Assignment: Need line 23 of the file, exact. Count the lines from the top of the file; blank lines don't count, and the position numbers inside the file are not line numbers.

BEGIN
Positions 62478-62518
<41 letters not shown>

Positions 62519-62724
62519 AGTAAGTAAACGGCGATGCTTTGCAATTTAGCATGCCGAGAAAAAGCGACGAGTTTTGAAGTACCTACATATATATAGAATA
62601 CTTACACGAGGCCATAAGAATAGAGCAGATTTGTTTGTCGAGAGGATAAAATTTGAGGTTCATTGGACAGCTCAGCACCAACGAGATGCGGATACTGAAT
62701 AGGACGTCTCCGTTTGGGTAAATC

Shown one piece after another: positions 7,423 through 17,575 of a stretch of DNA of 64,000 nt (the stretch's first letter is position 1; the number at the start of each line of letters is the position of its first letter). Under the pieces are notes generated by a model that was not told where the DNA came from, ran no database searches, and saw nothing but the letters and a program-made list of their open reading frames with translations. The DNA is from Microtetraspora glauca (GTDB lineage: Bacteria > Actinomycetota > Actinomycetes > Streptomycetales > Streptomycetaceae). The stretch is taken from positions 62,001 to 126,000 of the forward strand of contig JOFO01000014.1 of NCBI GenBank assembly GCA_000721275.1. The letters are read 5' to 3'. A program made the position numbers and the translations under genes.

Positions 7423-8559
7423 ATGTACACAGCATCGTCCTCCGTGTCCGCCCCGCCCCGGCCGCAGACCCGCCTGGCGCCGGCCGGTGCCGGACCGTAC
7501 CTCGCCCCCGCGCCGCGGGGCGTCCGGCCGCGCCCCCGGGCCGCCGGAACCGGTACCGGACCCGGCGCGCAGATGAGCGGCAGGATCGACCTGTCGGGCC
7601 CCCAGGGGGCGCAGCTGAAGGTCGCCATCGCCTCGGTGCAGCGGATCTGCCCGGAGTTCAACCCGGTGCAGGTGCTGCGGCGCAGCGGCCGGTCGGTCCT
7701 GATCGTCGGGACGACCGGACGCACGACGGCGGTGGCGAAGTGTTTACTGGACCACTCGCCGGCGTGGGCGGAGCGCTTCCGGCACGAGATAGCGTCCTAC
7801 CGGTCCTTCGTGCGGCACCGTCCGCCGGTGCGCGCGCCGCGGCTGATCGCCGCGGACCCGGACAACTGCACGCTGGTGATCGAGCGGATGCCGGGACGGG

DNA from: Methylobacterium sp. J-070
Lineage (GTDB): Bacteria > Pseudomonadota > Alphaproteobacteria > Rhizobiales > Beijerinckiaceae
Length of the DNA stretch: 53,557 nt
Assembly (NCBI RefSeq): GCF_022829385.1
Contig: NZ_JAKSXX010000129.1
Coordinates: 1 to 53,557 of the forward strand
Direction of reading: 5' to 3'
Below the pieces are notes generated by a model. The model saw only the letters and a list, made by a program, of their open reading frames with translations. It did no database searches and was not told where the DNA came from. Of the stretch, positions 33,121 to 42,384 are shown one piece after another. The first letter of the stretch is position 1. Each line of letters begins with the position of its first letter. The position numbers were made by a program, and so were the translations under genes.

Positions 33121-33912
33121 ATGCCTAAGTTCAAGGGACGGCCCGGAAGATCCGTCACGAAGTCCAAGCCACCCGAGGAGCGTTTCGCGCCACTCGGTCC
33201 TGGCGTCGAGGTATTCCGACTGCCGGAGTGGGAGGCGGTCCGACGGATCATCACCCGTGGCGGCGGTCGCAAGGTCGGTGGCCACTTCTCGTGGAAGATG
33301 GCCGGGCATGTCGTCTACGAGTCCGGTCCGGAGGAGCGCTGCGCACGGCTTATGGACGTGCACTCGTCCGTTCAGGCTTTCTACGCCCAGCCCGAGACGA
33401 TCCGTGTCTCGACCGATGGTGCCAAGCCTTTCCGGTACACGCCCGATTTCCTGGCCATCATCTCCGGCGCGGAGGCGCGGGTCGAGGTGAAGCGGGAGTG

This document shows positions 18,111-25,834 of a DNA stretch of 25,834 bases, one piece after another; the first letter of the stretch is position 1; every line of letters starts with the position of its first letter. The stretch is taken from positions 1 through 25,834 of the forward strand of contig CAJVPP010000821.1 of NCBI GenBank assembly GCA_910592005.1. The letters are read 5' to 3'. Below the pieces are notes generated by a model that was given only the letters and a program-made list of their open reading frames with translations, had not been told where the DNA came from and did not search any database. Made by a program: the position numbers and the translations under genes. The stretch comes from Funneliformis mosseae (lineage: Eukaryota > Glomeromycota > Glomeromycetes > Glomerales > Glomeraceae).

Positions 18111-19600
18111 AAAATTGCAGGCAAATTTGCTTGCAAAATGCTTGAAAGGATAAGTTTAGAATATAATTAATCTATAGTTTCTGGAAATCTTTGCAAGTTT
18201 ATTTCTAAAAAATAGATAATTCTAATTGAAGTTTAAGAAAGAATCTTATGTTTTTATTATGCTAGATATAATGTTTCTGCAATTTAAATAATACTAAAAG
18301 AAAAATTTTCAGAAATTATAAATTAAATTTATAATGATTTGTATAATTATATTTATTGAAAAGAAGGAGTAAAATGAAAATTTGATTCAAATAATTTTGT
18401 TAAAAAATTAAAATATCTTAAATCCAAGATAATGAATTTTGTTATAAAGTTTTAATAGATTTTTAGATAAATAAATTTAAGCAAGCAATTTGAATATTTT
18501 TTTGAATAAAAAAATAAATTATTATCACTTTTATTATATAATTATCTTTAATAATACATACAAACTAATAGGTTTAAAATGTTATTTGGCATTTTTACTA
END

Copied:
33121 ATGCCTAAGTTCAAGGGACGGCCCGGAAGATCCGTCACGAAGTCCAAGCCACCCGAGGAGCGTTTCGCGCCACTCGGTCC